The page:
3 Valuable Lessons I’ve Learned from my Leadership Team.

Blog - lessons from leadership2.pngSince I’ve started working with the teams at Plan A and StaffStat, I’ve learned a lot about many different things. I’ve learned the importance of stepping outside of my comfort zone and being comfortable with where it takes me. I’ve learned that there will always be individuals who cross your path that are going to make you feel as though you aren’t enough or you don’t know enough, and you have to learn to ignore their opinions and keep moving forward regardless. I’ve come to realize that just because I’m young doesn’t mean that I don’t know what I’m doing or what I’m talking about, even though some people may think otherwise. Like I said, I’ve learned a lot.

Today I wanted to share a few of the quotes that we often use in our office, the meanings behind them and the lessons that they’ve taught me. To others they may have different meanings, but here is what they mean to the Plan A and StaffStat teams

1. “Do the right thing, even when no one is looking”. I’ve learned how important it is to do the right thing, even when no one is looking; integrity is everything. I was taught that there’s never a reason to be dishonest with yourself, your co-workers, your customers or anyone that’s relying on you and trusting you because it will come back to bite you. There will be times when you’ll be faced with making a decision and you’re forced to choose between what’s cheapest or fastest or easiest for you and what’s right. Not only will you feel good after making the right decision, but it will also show later on to those that matter.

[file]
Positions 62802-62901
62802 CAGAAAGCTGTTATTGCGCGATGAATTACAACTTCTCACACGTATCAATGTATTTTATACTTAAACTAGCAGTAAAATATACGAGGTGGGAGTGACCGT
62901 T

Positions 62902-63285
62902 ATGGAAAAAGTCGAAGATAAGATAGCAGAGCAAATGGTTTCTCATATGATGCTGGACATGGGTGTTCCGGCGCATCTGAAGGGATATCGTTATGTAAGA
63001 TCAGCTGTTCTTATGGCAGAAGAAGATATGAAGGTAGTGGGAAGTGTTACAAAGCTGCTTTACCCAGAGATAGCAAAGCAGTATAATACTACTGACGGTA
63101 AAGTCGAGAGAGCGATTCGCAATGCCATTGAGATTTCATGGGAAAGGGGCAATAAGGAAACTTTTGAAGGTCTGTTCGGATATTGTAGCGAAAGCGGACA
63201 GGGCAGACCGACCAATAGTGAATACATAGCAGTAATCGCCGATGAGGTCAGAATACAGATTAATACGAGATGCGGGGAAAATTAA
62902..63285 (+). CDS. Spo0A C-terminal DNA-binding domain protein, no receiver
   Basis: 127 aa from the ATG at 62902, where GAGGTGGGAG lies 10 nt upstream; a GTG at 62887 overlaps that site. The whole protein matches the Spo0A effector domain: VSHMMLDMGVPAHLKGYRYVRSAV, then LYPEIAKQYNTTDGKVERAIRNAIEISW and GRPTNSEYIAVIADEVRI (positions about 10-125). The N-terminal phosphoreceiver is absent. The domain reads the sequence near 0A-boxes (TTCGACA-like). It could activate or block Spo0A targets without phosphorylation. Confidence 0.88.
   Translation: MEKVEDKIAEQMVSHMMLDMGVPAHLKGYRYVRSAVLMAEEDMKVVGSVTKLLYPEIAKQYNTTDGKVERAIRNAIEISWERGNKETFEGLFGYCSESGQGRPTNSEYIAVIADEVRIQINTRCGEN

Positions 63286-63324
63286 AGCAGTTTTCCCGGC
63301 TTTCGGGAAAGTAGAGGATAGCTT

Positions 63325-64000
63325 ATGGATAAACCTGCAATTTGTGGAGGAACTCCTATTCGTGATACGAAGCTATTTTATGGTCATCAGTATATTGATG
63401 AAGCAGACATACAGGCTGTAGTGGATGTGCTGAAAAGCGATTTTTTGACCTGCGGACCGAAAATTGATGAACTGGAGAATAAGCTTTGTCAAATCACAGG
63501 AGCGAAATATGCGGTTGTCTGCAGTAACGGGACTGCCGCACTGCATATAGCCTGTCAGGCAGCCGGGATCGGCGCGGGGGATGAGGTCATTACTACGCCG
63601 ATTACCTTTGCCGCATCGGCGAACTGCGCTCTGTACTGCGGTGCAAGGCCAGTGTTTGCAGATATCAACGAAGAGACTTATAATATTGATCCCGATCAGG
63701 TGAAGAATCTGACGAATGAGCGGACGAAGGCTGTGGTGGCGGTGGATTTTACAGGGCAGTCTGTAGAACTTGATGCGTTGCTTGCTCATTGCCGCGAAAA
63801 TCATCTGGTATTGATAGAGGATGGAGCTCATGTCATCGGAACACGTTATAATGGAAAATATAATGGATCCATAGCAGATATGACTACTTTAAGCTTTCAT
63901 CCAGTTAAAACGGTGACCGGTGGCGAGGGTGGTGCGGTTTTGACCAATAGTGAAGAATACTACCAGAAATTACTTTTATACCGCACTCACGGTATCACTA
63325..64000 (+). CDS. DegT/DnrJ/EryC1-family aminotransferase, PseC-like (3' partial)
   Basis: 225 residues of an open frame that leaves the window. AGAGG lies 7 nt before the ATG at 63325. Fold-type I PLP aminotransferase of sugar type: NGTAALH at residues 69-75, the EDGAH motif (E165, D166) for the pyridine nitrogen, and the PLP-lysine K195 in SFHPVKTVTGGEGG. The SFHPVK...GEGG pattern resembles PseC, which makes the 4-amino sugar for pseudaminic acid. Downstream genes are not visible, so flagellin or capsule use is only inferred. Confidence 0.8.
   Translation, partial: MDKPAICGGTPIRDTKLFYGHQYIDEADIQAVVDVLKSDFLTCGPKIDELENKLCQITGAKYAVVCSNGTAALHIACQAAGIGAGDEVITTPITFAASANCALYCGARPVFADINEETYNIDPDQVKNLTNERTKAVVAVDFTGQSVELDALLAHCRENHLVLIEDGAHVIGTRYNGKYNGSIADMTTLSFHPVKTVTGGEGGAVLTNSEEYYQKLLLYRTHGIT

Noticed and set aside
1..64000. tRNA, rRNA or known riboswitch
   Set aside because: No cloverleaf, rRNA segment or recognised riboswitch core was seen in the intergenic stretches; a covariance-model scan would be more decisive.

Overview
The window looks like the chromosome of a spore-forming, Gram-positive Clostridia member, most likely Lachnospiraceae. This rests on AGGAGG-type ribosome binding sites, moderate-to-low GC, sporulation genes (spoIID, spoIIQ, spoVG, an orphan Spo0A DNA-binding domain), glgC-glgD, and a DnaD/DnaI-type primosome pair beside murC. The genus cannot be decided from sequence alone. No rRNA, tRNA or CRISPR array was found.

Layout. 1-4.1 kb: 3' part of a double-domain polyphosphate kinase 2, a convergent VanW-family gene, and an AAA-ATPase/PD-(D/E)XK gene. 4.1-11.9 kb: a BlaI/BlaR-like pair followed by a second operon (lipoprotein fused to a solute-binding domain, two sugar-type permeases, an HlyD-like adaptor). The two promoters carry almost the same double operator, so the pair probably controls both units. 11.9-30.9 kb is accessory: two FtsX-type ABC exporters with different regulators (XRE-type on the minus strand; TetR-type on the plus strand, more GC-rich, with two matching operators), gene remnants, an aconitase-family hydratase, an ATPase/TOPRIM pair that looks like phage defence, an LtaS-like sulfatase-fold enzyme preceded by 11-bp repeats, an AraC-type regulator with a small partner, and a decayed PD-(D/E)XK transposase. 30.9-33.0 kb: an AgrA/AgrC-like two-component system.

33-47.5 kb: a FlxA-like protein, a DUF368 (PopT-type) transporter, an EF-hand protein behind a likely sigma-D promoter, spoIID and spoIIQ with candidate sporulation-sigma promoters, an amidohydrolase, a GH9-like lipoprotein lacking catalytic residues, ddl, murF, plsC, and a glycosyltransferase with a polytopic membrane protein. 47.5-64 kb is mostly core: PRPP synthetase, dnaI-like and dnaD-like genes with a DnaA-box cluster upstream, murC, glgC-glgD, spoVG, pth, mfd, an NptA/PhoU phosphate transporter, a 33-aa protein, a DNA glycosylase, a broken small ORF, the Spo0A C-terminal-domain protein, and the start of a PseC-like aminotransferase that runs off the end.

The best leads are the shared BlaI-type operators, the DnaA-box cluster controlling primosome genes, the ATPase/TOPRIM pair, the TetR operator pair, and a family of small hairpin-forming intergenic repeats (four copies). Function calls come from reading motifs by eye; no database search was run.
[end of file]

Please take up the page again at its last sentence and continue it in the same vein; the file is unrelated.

2. “Trust your gut”. This is something that was pushed on me when I first started in my role at Plan A as a recruiter. When I was in charge of hiring healthcare professionals who would work within our contracted homes, I was responsible for hiring the right people and weeding out those who didn’t quite fit our vision. I would look at the obvious things, like their work history, the responses from their references, their answers to my interview questions etc. But one thing that I was always told to take into consideration was my gut instinct. If I had a bad feeling about someone after their interview, for any reason at all, I was told to trust the feeling and not spend any more time on them. When I first started, I would check their references anyways just to be sure. Almost every single time that I went ahead and called their references there would be some sort of red flag; there would be an issue with attendance, their punctuality, or their ability to follow instructions and do what was asked of them.

“Trusting my gut” has become something that I do on a regular basis not only in my professional life, but also in my personal life. Try it out, you’ll be surprised with what your intuition does for you.

3.“Run into the fire”. When issues arise and there are problems to deal with, we always use the term, “Run into the fire”. Rather than waiting for our customers to come to us and express their concerns, we are always quick to send them an email or give them a quick call to tell them what’s going on before they have the chance to come to us. In my own personal experience with cell phone providers or banking companies, I find it’s much more respectable when I’m called and notified before I even notice that there’s something going on. If I realize that my cell service is out or that my card has been locked before I’m connected with by the company, I get frustrated and wonder why I wasn’t told before being inconvenienced by whatever the issue is.

This is one of those choices that are often difficult to make since you’re usually faced with choosing between what’s easiest for you and what’s right. It would be easier to ignore the issue and hope that no one notices until it’s resolved, but is that the right thing to do?

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